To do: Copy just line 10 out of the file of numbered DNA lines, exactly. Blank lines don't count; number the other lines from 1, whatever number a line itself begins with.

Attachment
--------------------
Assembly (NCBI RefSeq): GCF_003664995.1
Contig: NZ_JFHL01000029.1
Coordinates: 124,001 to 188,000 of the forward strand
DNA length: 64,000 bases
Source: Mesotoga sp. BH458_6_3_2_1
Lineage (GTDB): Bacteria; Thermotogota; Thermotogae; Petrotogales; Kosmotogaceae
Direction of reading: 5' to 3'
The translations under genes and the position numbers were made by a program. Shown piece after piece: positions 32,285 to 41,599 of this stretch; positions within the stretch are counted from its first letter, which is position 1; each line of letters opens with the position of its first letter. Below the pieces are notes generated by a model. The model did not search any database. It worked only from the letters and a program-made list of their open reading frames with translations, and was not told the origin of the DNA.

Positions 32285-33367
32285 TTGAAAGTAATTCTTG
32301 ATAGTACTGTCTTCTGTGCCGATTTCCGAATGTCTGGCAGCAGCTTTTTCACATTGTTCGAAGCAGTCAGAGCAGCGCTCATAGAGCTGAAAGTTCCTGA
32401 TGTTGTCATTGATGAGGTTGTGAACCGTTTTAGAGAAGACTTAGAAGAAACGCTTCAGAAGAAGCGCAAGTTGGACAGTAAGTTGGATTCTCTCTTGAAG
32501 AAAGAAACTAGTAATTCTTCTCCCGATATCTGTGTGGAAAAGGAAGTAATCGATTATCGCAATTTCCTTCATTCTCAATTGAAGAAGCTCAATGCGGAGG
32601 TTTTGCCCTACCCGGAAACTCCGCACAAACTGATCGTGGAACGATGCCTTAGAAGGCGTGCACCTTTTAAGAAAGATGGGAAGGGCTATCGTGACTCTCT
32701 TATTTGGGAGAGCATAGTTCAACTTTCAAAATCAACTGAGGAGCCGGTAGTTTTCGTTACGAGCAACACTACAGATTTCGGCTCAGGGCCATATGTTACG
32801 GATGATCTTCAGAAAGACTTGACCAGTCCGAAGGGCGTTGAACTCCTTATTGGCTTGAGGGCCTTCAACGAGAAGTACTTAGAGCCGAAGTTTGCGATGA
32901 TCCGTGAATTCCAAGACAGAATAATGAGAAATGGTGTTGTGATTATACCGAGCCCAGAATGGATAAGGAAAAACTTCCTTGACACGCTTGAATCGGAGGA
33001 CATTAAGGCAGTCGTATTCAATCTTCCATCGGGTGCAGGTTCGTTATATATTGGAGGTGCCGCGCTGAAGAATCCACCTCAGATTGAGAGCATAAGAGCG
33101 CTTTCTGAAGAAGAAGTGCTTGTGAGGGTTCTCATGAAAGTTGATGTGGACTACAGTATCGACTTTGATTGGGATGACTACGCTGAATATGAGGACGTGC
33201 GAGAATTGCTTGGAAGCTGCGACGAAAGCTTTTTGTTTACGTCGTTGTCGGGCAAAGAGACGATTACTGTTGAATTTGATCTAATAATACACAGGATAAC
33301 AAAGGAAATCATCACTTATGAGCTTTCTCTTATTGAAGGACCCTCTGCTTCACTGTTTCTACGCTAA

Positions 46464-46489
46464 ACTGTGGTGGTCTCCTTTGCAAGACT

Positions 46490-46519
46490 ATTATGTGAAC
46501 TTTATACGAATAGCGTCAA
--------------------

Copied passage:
32285 TTGAAAGTAATTCTTG